Leveraging FME, we’ve been able to build an automated data pipeline and data warehouse. This allows the college we’re working with to better track their students' academic progress, and importantly ensure access for their diverse populations.

2. Combining campus SIS and cloud LMS data

When I worked in Institutional Research, very few had deep experience working with cloud data which is often delivered via an Application Programming Interface, or API. Unlike a traditional relational database or spreadsheet, with an API you typically need to request your data in small batches - maybe 100 records at a time. FME allows you to connect to services like this quickly and easily using built-in transformers and some information from the API.

It can also be the interface between your platforms. If a student adds a class in PeopleSoft, FME Server can instantly run to get them access to your Canvas Learning Management system. Or vice-versa.

3. Projecting alumni economic impact - how much do my graduates earn?

This one was a ton of fun. We built our analysis leveraging the Sudmant method, whereby earnings were estimated over a 40-year career, comparing university to high school graduates. The differential, net of the costs of tuition and educating the student, form what is called the educated workforce premium. Traditionally, most universities in Canada have used a similar method, though some have simplified. What we saw in our background research is that most institutions focused on their local market (for example the University of Calgary used Alberta earnings; SFU used Vancouver) but not beyond. We used FME to scale this out with additional geography: bringing in Statistics Canada regions and earnings and relating those to where graduates live and work allowed us to say that there was an economic impact for BC graduates both within BC and across Canada. As FME has the best support for spatial data, we could also split up the various regions based on user selection - for example, if this analysis was run for the University of Northern British Columbia (they’re not our client, just for demonstration), we could split Prince George from the rest of the surrounding region, allowing us to estimate very local impacts, regional impacts, and cross-country impacts.

Here’s the result, while noting that the institution and number of graduates is made up.

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4. Enabling government reporting

I have yet to meet an education data professional who relishes government reporting (though many are really good at it anyways!). FME makes this simpler. With a few transformers, we can take data from our Banner Student Information System, transform it into the tables required by the provincial government, and then transform it the space delimited text file required by the federal government. All with drag and drop.

5. Creating an open data portal

Demands for transparency and accountability on institutions are increasing. FME can help you build an open data portal where your users can select the type of file they need and what data is of interest.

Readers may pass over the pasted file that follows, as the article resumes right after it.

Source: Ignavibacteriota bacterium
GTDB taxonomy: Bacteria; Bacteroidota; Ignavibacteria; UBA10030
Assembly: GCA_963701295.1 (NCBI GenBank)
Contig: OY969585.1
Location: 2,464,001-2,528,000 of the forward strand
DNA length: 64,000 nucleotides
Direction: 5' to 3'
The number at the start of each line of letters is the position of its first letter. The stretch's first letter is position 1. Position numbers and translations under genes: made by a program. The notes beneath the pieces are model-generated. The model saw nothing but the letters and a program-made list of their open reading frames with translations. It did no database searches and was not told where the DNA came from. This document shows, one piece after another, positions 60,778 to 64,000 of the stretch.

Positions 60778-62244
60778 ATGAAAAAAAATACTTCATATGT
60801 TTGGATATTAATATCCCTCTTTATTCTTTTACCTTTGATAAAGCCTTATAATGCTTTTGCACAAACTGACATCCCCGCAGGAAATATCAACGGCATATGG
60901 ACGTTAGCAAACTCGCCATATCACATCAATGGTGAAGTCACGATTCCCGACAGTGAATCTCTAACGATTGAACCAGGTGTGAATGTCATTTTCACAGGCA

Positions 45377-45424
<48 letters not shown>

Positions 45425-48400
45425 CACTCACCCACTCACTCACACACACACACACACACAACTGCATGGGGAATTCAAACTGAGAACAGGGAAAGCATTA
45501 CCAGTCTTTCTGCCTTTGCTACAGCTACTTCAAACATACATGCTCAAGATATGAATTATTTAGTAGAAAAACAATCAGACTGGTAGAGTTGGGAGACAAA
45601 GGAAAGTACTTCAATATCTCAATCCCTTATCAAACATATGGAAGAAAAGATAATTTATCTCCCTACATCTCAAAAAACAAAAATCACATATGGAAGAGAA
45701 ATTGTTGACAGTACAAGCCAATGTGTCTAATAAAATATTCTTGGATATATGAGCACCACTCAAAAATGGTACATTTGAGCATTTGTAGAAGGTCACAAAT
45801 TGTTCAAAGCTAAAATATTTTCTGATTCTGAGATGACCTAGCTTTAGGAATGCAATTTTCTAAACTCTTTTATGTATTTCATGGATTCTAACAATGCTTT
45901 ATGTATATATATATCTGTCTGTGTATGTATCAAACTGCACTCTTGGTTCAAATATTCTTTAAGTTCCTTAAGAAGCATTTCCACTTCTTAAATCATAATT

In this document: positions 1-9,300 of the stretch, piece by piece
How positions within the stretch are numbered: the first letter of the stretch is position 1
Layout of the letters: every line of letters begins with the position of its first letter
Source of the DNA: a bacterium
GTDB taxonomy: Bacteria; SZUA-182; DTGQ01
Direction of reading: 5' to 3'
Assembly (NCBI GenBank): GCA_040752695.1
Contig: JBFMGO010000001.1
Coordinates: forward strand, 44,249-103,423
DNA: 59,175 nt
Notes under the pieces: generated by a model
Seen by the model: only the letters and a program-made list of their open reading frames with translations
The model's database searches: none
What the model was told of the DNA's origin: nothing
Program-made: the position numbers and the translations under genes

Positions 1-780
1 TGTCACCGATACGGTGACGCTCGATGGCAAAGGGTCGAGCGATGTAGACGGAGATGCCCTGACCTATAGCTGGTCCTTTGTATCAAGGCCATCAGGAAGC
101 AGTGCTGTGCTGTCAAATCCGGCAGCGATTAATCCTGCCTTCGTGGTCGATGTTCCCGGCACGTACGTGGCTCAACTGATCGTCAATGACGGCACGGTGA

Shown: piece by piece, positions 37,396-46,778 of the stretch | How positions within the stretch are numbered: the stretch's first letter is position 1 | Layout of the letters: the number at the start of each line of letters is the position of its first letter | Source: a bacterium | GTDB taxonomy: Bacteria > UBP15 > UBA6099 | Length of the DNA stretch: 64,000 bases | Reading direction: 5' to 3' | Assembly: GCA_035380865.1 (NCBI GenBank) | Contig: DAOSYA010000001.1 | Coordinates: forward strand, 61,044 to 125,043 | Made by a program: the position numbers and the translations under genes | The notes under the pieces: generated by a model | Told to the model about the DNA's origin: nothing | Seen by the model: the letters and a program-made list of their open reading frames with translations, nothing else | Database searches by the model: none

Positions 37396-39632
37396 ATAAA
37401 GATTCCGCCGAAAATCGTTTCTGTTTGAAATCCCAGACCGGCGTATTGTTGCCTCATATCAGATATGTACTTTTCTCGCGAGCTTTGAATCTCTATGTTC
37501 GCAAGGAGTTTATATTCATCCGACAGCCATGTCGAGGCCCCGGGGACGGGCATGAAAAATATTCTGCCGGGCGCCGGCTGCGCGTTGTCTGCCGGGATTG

Safe Software had a great blog post on exactly this recently.

6. Empowering your data team with the FME education subscription

The education subscription, in my view, is a game changer. This allows you to get an enterprise subscription, with as many licenses as you need (both desktop and server). Pricing is based on the number of students at your institution:

Why does this matter?

Many institutions we work with struggle with the subscription models employed by many software vendors. Each time you onboard new staff, there is an added license cost that you didn’t plan for in your budget. But with FME, the cost of adding new staff to the platform is exactly zero. This allows you to encourage your teams to build data integrations, experiment, and learn new things without blowing a hole in your licensing budget.

So, what else can you do with FME?

The sky is the limit. If it involves data, FME can help you get there. Maybe you want your data warehouse to run overnight; maybe you want it to refresh as soon as a change is made (such as a student dropping a class); perhaps you want amazing campus maps to help students navigate. What about using Augmented Reality so you could embed visual instructions right into student’s phone screen? One I find compelling: how can I get from classroom A to B without encountering any stairs? What about starting to clean up all those spreadsheets? We all know that despite ERPs, many institutions have tons of spreadsheets. What if you could build an easy way to make sure those spreadsheets are properly recorded? Or maybe you want to understand what future outcomes await students who waitlist for a course. Do they ever enroll? If so, when?

We’ll be running webinars on the above over the course of the summer. Links are in the comments.

Are you curious about what is possible with FME? Please let me know in the comments or reach out directly. I’d love to hear from you.